What I Really Felt the Morning of my Wedding
Written by Lindsay Ropella
Most little girls dream of their wedding day growing up. They plan where they will get married, what flowers they will have, what their beautiful princess dress will look like, and of course, what it will feel like to have their hero, their Daddy, walk them down the aisle. As these girls get older they plan who will be a part of the coveted wedding party, and who won’t make the cut anymore. They think about the man they will marry, they think about the home they will live in as newlyweds, and even start thinking about their future families.
As the wedding becomes more of a reality for these girls, as they become brides, they start to plan the smaller details of their wedding day. Things start to get real – and stressful, and emotional, and fun, and scary. As we all know, Pinterest has really changed the way weddings today are planned. It gives us endless centerpiece ideas, DIY projects, and even ideas for showers and bachelorette parties. Pinterest even shows us an endless stream of pictures of brides and their ‘maids sitting around the morning of the wedding in a beautiful room, wearing beautiful robes, drinking bubbly champagne and smiling.
In my opinion, Pinterest can be amazingly helpful but it also can be a bit dangerous. As a collection of all the best wedding decorations and photographs from multiple weddings and multiple locations, I think Pinterest can sometimes set unrealistic expectations for brides. It makes them spend time and money and stress and worry on something that isn’t really possible or probable. It makes them feel like if their wedding isn’t gorgeous and perfect and “Pinterest worthy” that it will be a failure.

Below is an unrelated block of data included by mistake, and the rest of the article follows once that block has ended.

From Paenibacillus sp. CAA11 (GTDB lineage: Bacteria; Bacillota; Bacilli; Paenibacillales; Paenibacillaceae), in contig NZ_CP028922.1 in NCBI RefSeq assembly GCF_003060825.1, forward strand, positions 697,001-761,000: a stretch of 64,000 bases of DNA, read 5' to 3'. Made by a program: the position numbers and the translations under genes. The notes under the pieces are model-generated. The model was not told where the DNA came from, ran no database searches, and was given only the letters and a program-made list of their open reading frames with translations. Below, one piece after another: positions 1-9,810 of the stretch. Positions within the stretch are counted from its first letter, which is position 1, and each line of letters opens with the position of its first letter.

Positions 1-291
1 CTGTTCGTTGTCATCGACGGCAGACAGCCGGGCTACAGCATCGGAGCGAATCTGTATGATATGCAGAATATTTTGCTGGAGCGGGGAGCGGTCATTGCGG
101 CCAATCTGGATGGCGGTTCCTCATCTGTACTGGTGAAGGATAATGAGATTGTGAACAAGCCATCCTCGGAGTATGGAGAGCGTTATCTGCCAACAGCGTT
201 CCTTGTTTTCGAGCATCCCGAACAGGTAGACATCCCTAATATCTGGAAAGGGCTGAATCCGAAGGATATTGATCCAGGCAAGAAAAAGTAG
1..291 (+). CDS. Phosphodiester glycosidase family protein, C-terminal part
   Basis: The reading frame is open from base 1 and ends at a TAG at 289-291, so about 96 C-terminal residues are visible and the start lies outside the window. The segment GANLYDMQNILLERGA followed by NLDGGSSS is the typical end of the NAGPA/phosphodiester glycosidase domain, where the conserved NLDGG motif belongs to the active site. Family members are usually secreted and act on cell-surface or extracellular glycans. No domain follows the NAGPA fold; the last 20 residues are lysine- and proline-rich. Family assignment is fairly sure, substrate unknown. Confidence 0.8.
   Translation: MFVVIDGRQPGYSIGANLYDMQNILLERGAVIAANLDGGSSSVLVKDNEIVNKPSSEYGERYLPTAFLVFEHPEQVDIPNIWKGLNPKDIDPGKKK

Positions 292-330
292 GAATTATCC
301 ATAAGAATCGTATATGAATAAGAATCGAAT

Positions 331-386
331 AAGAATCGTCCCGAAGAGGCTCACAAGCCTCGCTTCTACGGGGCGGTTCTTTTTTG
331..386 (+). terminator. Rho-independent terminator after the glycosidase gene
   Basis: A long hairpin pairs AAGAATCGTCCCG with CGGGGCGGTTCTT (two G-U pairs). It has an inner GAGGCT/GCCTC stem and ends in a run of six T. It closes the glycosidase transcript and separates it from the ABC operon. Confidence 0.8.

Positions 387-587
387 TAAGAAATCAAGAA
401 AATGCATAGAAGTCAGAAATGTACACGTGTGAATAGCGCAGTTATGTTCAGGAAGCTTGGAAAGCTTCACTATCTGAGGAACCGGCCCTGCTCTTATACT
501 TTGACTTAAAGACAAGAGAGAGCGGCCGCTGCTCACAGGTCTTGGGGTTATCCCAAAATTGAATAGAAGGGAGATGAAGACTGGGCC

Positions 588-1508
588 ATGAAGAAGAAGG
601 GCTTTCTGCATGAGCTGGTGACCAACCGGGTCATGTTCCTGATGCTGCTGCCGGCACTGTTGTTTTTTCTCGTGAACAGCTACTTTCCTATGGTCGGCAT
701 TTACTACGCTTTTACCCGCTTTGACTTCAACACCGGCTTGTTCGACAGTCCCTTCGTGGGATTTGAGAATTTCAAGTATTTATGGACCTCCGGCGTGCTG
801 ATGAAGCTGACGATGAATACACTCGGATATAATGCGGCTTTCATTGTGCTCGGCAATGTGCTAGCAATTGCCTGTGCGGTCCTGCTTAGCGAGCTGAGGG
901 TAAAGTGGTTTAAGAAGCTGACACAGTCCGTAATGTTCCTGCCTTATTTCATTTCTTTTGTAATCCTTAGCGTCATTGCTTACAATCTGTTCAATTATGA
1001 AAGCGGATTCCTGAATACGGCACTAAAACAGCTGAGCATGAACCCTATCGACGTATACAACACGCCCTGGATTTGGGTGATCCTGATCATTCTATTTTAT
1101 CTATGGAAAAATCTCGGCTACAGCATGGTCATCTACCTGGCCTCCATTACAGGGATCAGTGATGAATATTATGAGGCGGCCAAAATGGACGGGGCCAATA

Today I want to share with you one way in which my wedding wasn’t “Pinterest perfect” and how it forever altered the course of the rest of my life (please add your own favorite sarcastic emphasis here).
On the morning of my wedding I woke up at about 7:00am after a whopping 3 hours of pitiful sleep. Let’s be honest, I’m pretty sure I was
drenched in sweat a bit clammy that morning as I thought about the day ahead of me. Was I nervous about the man I was marrying? Of course not. We had been together since we were 13 years-old…when you did the point-and-whisper “that’s my boyfriend over there” across the schoolyard. I was nervous however about the wedding itself. I am not the type of person who likes to be put in the spotlight and for the next 12 or so hours, that is exactly what was going to happen. I was also nervous about the weeks and months following the wedding. What would married life really be like? What would living on my own be like? Sure, I had lived in an apartment in college during the school year, but in reality I still really lived with my parents, at home under their protection. For the past 22 years they had provided for me emotionally and financially, and I was not naive enough to think that that wasn’t all about to change.